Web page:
In the Financial District of Manhattan, the McDonald’s at 160 Broadway serves the usual hamburger fare. As cashiers at the first-floor register process orders within moments, Ron McClure contemplates his view from the crow’s nest window at his leisure, before sounding the piano keys of his next song.
McClure’s jazz is anything but processed. And over the span of his 64 years playing music, it hasn’t been prepared quickly.
But tourists, businessmen, and saleswomen from the Century 21 across the street barely register the strains of the Howard grand that McClure coaxes with deft, age-spotted fingers. They enter beneath a cascade of music, oblivious to the novelty of this garishly-decked hamburger joint the musician has made his neon-lit lagoon.
Ron McClure, now 69, has served the very captains of jazz and piloted much of his own work. From 1966 to 1969, his stint as bassist with the Charles Lloyd Quartet, a progressive acoustic jazz ensemble, garnered attention from Downbeat critics and young audiences alike. In 1965, he was appointed to replace Paul Chambers — bebop’s preeminent bass player — in the Wynton Kelly trio. “It was a very brave thing for him to do, to hire me at that time,” McClure says of the risk Kelly took in abolishing the band’s black lineage. In McClure’s words, racial purists asked: “What’s that white boy doing there with him?”
That white boy from North Haven, CT, raised as a “Tom Sawyer” of the suburbs, modestly attributes his spot on the bandstand to the whims of fortune. His sideburns long since silvered, McClure had come with the Maynard Ferguson big band to play Atlantic City, and, in down time, witness headliner Wes Montgomery perform with Wynton Kelly. Paul Chambers never showed up the night that Jimmy Cobb banged out a few rim shots on the drums and singled out McClure with one stick. “Talk about being at the right place at the right time,” he muses. To McClure, Cobb and Kelly were as nice as “Santa on steroids.” His analogies are frequently as unmanicured as his bushy eyebrows.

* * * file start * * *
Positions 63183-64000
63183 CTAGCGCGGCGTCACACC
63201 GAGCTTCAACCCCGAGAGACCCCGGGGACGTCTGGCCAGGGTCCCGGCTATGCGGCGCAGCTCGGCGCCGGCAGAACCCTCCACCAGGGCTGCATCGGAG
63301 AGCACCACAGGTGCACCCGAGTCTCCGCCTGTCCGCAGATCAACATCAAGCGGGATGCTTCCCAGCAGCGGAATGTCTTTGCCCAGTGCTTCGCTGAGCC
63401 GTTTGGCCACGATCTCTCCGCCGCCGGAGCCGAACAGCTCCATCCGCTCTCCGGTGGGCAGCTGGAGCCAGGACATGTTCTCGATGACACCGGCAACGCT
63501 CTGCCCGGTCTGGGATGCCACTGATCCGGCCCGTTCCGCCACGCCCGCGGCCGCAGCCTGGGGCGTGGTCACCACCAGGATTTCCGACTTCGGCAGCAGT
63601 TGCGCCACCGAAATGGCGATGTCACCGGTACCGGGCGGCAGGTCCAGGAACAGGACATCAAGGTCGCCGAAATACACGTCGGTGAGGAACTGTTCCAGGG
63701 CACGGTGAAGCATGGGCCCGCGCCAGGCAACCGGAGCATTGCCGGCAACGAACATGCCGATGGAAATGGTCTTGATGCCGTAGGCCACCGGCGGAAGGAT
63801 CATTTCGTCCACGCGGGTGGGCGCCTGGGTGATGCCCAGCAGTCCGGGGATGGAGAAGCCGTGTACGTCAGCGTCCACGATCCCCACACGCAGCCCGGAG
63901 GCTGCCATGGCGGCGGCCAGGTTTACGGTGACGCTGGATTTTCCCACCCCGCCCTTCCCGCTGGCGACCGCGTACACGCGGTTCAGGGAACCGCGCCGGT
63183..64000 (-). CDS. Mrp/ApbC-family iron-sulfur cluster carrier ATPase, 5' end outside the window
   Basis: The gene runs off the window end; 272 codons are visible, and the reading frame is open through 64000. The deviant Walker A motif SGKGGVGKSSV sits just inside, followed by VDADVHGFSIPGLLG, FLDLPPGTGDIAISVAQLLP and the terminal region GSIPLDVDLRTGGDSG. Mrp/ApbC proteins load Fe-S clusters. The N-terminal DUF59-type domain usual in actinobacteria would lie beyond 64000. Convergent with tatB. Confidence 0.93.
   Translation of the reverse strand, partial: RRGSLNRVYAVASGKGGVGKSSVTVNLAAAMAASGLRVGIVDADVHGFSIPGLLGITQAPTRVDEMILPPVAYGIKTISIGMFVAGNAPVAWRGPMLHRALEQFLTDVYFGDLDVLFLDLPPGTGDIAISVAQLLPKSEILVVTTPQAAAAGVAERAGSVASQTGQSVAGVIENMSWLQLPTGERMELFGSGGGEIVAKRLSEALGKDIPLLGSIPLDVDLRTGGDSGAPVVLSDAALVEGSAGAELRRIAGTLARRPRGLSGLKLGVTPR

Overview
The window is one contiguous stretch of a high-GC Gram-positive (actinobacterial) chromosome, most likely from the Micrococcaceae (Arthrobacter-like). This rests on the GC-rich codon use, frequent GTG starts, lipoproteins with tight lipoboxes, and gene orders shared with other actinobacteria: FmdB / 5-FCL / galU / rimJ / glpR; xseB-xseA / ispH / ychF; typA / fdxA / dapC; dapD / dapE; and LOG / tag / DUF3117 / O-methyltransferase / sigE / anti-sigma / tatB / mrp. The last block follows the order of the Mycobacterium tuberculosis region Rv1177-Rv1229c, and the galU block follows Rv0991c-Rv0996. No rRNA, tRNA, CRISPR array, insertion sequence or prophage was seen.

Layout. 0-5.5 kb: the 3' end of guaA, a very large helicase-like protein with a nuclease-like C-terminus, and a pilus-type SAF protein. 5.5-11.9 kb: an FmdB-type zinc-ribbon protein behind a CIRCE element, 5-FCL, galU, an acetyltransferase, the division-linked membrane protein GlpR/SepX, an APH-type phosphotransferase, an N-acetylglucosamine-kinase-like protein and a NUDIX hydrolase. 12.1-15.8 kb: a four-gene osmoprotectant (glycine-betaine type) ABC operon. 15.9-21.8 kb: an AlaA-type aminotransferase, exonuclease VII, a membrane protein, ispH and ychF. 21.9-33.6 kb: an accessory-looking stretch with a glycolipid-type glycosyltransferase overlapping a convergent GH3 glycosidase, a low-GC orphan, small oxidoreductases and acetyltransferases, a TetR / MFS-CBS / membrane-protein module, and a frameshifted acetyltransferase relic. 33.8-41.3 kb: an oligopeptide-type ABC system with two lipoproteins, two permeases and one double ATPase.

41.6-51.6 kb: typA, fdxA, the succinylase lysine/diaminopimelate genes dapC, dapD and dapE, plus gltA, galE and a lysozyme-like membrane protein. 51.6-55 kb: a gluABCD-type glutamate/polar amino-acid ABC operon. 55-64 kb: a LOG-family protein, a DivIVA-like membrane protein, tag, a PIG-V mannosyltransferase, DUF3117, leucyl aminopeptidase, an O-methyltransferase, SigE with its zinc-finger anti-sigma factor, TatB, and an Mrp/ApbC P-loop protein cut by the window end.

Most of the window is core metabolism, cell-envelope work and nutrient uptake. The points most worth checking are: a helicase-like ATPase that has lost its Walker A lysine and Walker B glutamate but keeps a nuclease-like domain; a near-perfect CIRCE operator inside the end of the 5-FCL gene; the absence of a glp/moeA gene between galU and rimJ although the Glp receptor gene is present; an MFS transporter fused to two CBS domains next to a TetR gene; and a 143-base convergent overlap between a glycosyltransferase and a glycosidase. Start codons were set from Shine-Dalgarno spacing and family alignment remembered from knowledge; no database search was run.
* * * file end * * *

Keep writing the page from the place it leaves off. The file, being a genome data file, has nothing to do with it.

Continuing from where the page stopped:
McClure considers himself the antithesis of a “hustler” striving to get ahead, and he self-diagnoses his strengths as that of a complementary player. “I don’t see [music] as a contest, but I have good musical sense, and I like playing with other people. It’s a conversation, not a contest,” he says, envisioning his career as largely a game of waiting for the other shoe to drop. For a month, he may wait, as the phone hums with only a noxious dial tone, and he tightens like a tuned string, and he comes to the conclusion he will never, for the remainder of his life, find further employment.
“And suddenly the phone rings, and you’re doing something beyond your wildest imagination,” whether that’s playing sideman for Thelonious Monk, Chet Baker, Joe Henderson, or Sarah Vaughan, summiting the Top 40 with jazz-rock fusion band Blood, Sweat, and Tears, opening for comedian Lenny Bruce at the Village Vanguard, or working several gigs with the Miles Davis Quintet, sans Miles.
“The best things just kind of happen,” McClure believes. “We’re human beings, not human doings.”
A decade ago, the absolute worst came to pass: the Twin Towers were hit only two blocks away from the McDonald’s where McClure now stamps his timecard. The windows of the franchise were blown out, the floor coated in three inches of soot, and its 20 years of piano entertainment suspended. The restaurant would have been used as a center for triage, had there been survivors to save.
Music resumed when Michiyo Tanaka, McClure’s girlfriend, who had been visiting the World Trade Center ruins with her church group to pray for the dead on the first anniversary of the terrorist attack, stopped by to relieve herself in the restaurant’s bathroom. Lofted above the door, attended to on most days by ailing entertainer Joe Panama, the lonesome piano waited. Tanaka asked the management if they would pay her to keep it company. Paul Goodman, the owner, was only too happy to oblige, hiring her to play Saturdays, and, when Panama died, the rest of the week.